me to do something but found me still recovering
from the shock, did not hesitate in calling for aborting
the landing. The pilot responded promptly, and we
slid out of the deck and took off. Auto pilot was reengaged manually and after ascertaining our position
we aborted the mission and headed back to base. The
FRC actions ensued thereafter.
I probably learnt more about night flying in that
one sortie than all my training so far. It made me
realise few very important aspects of afloat night
flying which are:

Have complete faith in your instruments.

Deck landings by night require a lot of team

effort and perfect CRM.
A single failure on part of a single individual
in the chain can lead to a catastrophic mistake.
A little complacency on part of the crew is
unpardonable and it will not spare ones life and
the aircraft.
One has to be quick in thinking and prompt
in making decisions.
Pre flight briefing is as important as the
mission. It was a mere co-incidence that we
discussed the same emergency in the briefing, but
I guess fortune does favour the prepared mind.
You may have heard the adage that a landing you
can walk away from is a good landing and a great
landing is when you can use the aircraft again. No
doubt, we had a great one that night.
Author Lt Cdr Umesh Singh was commissioned
on 07 Jan 08. The officer was awarded wings
from Observer School on 19 Feb 13 and was
adjudged Best in Flying and Best Trainee for his
all-round performance. He is currently posted in INAS
339/INS Hansa and is undergoing conversion on
Kamov 31 helicopter.

Instrument flying is an unnatural act probably

punishable by God.

Gordon Baxter

Spring 2014


FONAs Corner

FONAs Corner

n any military operations, the cover of

darkness is an opportunity to engage the adversaries
by surprise. This is not only due to the inherent element
of surprise but also the difficulties in detection and
period of least watchfulness. Conversely, and for
similar reasons, it entails an element of risk which
needs to be managed by both an appropriate level of
training and availability of requisite technology. The
goal of night operations is not making night into day
but to exploit technology, SOP, tactics and training to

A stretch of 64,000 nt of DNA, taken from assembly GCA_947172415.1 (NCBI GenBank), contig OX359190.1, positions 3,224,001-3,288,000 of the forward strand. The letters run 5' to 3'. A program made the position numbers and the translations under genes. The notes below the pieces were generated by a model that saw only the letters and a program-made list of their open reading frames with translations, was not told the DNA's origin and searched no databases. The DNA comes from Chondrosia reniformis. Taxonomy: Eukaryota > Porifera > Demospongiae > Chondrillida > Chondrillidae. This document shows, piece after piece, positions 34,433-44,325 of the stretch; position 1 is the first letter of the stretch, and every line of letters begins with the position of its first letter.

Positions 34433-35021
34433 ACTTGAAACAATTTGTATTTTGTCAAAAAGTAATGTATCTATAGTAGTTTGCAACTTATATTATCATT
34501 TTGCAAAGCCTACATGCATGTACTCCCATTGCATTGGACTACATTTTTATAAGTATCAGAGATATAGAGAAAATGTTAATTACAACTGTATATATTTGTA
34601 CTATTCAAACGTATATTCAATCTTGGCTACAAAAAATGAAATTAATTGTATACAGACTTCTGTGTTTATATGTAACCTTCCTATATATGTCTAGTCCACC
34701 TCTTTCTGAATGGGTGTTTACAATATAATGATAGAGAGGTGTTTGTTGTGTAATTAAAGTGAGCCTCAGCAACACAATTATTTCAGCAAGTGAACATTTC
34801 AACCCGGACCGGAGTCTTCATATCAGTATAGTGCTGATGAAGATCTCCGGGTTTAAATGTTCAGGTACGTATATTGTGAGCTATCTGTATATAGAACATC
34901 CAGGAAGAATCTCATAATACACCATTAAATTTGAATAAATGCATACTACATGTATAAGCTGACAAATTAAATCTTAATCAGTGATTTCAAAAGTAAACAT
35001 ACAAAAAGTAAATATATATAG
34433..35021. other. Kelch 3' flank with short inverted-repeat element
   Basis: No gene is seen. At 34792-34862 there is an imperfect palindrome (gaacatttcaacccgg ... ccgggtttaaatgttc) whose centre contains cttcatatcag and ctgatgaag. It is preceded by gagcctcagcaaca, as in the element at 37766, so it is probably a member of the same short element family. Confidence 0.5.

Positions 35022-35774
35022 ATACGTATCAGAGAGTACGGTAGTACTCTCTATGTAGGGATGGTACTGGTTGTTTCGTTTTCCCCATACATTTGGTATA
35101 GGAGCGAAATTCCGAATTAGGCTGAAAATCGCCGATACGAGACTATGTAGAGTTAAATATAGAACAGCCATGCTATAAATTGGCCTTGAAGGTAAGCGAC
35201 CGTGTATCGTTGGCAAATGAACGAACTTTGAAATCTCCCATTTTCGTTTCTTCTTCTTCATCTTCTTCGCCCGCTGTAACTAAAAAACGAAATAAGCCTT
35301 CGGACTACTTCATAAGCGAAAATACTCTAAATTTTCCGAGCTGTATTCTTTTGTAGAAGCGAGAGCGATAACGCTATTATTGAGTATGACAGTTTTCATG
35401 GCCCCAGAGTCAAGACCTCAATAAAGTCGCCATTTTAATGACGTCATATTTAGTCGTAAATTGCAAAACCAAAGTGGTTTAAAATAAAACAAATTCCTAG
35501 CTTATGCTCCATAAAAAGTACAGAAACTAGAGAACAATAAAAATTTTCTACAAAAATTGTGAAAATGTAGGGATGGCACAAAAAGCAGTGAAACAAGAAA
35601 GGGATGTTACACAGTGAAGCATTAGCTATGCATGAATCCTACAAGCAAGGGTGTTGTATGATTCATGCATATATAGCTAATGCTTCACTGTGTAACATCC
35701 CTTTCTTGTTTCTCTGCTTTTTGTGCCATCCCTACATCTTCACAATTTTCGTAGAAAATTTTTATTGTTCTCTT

achieve the capability to employ own aircraft round
the clock.
The challenges of night flying are neither
aerodynamic nor aircraft related. Instead, they are
mainly due to operator skill, alertness and perception.
Thus, flying by night in itself is not any more dangerous
than it is at day, in fact the meteorological conditions
by night make aircraft handling much easier, but
it is definitely less forgiving and therefore needs
dark period. Working in shifts interferes with the
biological and social rhythms, forcing human beings
to adapt themselves to unusual work schedules.
Whilst working at night, there is a need to alter the
sleep-wake pattern and adjust body functions to an
inverse rest activity period, such that the individual
can work when they should be sleeping and sleep
16 MEATBALL Spring 2014

concerted efforts in planning and adequate practice.

The challenges of night flying need therefore to
be managed by a high level of operator training,
management of bio-medical rhythms, and appropriate
technological aids.
Typically the IN caters for 20% of the total flying
task to be flown by night. In the year 2013 -14 out
of a total of 35670 hours of flying allotted to various
units 7615 hours were allotted towards night flying.
It is observed that a total of 80 incidents have been
recorded by night out of a total of 478 incidents as on
25 Mar 14 amounting to a proportionate 16% of the
total incidents.
Human beings are predominantly daylight
creatures. Evolutionary adaptation has resulted
in the human species associating its own state
of wakefulness and activity with the day/ light